RDX a great driver with smart price
First Drive: 2019 Acura RDX
TOFINO, B.C. — If you’re going to sell a luxury brand, it has to stand on its own feet. And that was often an issue for Acura: it shared too much of parent company Honda’s DNA. Not sharp enough for a performance brand, not luxe enough for luxury, its offerings could seem lost in limbo.
But, finally, the company has woken from its slumber with the all-new, third-generation RDX. Redesigned from the ground up, it has just about everything the company needs to make its mark, including excellent performance, sharp styling, and despite some overthought tech, a very well-done interior.
The compact sport-ute segment is among the hottest these days, and most automakers are upgrading regularly to stay relevant in it. Even so, I think the RDX is going to leave most of them behind.
“Compact” is a relative term, and as usually happens with redesigns, the RDX is longer and wider than before. The platform is also now unique to Acura, instead of shared with Honda. It’s roomy inside but doesn’t feel big or cumbersome to drive. The RDX is stiffer and a bit lighter than the last generation, and since every trim level comes standard with a large panoramic glass sunroof, it’s built with a “ring frame” around its doors and rear body to maintain structural rigidity.
Five models are available, starting at $43,990 and running up to $54,990. Acura’s A- Spec trim package now makes its first appearance on the RDX, with such items as 20-inch wheels, gloss black trim, a heated steering wheel and a premium, 16-speaker stereo. At $50,290, the company expects the A-Spec to be the biggest seller.
The last-gen’s 3.5L V6 is shelved in favour of a 2.0-litre turbo-four, spinning out 272 horsepower along with 280 pound-feet of torque that peaks at just 1,600 rpm. The previous six-speed automatic is replaced with a 10-speed, and the all-wheel-drive system is upgraded with torque vectoring. Known as SH-AWD (for Super-Handling AllWheel Drive), it can send up to 70 per cent of torque to the rear axle, and from there, distribute up to 100 per cent to either rear wheel. There’s a drive mode setting for snowy conditions, too.
The engine is impressive; there’s simply no turbo lag, and it accelerates swiftly and smoothly. The creamy-smooth transmission can skip gears when downshifting — going straight from tenth to sixth, or seventh to third, for seamless deceleration, and it reacts quickly when you play with the wheelmounted paddle shifters.
My drive route involved a very winding stretch of the Pacific Rim Highway. The RDX is agile and handles hard curves very well, and the SH-AWD keeps it tucked into the corners. The Sport and Sport Plus drive modes adjust throttle and transmission, and steering weight and response. Some manufacturers make their sport modes harsh and aggressive; by contrast, the RDX keeps its cool, tightening everything up but still staying smooth. One isn’t better or worse; it just appeals to different crowds, and the RDX should satisfy those who want road-trip comfort they can also toss around when desired.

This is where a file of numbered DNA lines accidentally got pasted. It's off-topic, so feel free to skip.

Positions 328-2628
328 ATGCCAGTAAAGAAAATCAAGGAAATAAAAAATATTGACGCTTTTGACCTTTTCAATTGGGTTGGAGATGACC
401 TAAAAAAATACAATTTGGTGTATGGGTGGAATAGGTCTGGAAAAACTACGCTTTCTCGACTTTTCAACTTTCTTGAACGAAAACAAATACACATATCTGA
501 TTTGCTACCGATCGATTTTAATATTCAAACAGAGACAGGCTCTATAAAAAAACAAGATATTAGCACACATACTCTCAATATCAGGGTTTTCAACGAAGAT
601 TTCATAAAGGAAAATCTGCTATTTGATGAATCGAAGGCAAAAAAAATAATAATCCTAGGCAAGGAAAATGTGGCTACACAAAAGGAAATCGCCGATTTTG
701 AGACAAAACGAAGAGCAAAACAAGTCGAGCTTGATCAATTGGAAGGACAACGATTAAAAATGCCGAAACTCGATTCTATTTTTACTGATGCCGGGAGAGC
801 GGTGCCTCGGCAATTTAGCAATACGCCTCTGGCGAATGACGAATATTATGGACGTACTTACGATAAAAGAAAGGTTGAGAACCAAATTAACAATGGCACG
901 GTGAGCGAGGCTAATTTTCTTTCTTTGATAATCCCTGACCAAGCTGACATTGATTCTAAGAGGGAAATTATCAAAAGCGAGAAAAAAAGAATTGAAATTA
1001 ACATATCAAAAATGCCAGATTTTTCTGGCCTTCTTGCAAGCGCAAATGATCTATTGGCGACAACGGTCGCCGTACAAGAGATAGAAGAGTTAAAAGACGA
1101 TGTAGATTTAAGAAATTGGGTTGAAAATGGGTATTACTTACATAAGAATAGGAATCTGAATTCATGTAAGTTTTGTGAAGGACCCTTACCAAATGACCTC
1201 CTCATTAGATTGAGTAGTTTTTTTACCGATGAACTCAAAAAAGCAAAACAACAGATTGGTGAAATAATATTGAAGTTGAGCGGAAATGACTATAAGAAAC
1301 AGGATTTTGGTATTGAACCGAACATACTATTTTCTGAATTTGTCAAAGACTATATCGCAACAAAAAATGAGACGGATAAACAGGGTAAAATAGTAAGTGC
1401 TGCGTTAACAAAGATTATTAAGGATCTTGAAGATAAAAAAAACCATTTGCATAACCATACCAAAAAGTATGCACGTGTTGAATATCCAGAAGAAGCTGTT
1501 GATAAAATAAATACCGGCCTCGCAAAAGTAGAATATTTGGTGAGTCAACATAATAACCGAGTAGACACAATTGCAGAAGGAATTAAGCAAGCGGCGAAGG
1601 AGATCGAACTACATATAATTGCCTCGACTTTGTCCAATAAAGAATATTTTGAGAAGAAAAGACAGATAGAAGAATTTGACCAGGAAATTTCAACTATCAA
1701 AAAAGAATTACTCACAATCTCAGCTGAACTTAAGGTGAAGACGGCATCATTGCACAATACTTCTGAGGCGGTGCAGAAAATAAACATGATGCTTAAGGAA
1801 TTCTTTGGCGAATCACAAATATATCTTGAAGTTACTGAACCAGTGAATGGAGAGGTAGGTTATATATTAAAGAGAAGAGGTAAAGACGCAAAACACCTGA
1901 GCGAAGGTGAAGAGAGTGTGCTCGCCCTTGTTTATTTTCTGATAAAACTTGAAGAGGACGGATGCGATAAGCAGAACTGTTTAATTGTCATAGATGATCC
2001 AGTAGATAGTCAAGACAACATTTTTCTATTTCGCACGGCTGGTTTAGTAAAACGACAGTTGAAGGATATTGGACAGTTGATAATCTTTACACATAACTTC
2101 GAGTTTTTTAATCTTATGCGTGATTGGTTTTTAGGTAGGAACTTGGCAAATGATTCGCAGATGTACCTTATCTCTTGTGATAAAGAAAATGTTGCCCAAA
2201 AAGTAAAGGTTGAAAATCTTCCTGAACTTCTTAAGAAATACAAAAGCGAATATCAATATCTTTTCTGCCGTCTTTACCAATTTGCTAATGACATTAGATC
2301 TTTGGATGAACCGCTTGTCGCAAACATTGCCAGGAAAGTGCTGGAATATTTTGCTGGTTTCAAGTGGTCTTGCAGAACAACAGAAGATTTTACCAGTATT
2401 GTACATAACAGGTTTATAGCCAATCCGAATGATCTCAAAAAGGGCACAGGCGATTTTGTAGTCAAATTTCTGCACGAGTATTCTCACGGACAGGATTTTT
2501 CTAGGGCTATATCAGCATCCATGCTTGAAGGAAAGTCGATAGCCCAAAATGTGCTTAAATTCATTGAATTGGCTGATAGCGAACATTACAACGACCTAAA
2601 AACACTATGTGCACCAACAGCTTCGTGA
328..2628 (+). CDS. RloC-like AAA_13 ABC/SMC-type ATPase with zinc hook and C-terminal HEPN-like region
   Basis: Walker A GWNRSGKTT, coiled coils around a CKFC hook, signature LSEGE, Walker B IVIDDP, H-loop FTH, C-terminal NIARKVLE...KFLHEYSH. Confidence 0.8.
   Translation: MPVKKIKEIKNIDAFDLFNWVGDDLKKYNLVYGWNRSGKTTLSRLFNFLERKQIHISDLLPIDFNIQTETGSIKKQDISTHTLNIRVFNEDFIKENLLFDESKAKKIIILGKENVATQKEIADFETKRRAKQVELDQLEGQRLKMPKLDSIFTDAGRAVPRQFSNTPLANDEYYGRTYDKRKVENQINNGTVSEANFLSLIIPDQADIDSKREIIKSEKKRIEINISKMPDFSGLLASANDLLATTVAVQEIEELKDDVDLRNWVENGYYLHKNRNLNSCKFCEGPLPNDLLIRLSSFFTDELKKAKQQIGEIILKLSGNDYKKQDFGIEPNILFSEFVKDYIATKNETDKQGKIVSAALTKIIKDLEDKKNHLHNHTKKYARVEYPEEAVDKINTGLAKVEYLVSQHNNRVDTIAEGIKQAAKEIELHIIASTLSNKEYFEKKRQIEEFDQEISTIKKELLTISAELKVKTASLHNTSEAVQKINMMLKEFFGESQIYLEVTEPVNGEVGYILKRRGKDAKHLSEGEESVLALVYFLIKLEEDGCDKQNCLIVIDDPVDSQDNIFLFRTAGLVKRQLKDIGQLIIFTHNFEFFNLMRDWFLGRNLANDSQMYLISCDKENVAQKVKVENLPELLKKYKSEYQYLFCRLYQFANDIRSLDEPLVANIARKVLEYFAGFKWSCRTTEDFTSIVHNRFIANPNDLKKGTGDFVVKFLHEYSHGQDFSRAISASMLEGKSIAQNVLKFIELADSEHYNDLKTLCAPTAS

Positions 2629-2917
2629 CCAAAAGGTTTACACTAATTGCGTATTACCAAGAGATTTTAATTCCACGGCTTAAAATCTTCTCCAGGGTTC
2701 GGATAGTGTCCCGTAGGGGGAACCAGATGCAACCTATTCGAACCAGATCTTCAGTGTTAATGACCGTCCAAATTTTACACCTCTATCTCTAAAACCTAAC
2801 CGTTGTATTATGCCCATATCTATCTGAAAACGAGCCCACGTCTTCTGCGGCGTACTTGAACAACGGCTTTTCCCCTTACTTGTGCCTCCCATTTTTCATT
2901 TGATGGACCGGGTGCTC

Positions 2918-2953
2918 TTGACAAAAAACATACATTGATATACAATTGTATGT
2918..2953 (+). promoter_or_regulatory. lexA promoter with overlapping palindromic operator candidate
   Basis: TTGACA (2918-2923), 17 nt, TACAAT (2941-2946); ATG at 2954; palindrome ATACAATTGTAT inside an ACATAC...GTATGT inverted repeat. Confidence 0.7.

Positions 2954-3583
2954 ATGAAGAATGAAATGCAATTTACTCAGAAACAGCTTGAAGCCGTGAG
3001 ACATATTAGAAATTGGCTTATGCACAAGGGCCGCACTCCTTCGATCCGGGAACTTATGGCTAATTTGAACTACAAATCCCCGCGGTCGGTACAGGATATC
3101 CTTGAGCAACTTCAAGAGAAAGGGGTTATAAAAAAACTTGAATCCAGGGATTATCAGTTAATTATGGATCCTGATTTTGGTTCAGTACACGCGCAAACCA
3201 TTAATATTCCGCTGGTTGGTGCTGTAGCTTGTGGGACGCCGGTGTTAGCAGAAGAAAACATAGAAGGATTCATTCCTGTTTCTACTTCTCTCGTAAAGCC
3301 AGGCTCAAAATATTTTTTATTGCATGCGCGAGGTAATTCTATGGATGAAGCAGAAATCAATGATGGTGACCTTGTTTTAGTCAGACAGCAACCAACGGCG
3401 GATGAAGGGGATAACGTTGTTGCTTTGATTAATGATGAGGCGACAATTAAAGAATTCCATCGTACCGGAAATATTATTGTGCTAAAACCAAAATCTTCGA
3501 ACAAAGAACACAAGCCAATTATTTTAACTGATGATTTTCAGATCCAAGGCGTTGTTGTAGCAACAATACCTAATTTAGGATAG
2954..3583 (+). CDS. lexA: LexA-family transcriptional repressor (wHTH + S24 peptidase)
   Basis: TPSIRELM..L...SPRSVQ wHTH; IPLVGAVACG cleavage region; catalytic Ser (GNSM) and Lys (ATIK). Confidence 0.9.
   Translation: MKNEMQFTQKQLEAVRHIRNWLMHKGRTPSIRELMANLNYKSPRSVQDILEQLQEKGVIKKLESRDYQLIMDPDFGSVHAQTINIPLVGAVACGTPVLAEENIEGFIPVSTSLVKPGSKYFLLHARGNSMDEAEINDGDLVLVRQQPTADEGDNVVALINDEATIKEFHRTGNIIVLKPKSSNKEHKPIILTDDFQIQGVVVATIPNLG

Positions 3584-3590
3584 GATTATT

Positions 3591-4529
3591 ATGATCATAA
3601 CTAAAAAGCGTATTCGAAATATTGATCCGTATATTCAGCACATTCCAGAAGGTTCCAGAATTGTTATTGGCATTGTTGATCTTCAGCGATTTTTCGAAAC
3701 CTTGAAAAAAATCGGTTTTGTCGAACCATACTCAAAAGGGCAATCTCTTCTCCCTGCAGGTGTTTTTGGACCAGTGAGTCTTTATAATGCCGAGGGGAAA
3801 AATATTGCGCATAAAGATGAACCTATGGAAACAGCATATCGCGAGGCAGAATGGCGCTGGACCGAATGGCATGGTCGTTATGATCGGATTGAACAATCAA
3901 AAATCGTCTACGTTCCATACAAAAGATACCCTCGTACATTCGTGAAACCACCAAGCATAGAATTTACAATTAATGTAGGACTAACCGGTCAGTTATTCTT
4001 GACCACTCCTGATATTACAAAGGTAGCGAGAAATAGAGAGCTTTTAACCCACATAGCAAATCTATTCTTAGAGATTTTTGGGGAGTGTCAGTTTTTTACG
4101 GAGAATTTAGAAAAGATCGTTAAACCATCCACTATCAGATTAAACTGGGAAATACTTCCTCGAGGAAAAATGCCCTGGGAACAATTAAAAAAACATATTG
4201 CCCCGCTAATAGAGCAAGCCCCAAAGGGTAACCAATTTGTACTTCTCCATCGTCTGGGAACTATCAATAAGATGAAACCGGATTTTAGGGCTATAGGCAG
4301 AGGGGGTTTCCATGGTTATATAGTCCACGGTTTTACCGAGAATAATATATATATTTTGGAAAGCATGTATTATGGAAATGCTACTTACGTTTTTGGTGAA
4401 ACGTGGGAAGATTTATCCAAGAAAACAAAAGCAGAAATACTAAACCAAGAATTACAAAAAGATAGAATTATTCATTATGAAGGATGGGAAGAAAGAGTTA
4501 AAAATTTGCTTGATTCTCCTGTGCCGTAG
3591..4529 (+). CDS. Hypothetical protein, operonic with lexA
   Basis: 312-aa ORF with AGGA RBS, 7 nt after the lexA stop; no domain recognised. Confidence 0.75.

The interior is handsome ly styled, and on the top-line Platinum Elite model I piloted, includes 16-way ventilated seats clad in perforated leather, heated rear seats, and real wood trim.
The floating centre console contains a lower storage floor that, unlike many, is actually easy to access, and there’s another big bin under the cargo floor. The cabin is also extremely quiet, thanks to a whack of seals and insulation, plus an acoustic windshield.
Unlike the super-smooth look some automakers prefer, the RDX is cluttered with buttons. Hear me out on this: It’s a good thing. The climate controls, seat heaters and stereo volume, all things you frequently adjust while driving, are not hidden in layers of menus and screens, but right up front. Tap ’em and go. Even the Platinum Elite’s head-up display has a button to adjust the height, as all of them should. The voice activation now understands natural speech, rather than a list of pre-set commands, and does a great job of it.
Still, not everything is perfect. In place of a gearshift lever, you get buttons for Park and Drive, and a toggle for Reverse. Rather than simple and intuitive pull-into-gear, you have to look down to find the right one.
The tablet-style infotainment screen is perched atop the dash. It can’t be touchscreen because it’s too far to reach, and so Acura has a new system it calls True Touchpad Interface. There’s a pad on the console where you slide your finger, tap the pad, or trace letters or numbers to work the system. “True touch” means the pad is aligned with the screen: if an icon’s in the screen’s upper left corner, touching the pad’s upper left activates it. It’s far better than Lexus’ Remote Touch system, which requires you to move a cursor around the screen (great fun on a bumpy road). But even with Acura’s positions aligned on screen and pad, it still feels disconnected. If one must find things behind the glass, touching it is still the most intuitive way.
For the first time, the RDX comes with 4G LTE Wi-Fi in all trim levels, as well as Apple CarPlay. Android Auto will be added as soon as Google sorts through some red tape on it, and it’ll be an over-theair retrofit when available.
Acura says the RDX is the first model designed and engineered in its new corporate direction, and judging by my drive, it’s going the right way. It’s well-done, intelligently priced, and a great driver. It lost its bearings for a while, but it looks like Acura’s now back on track.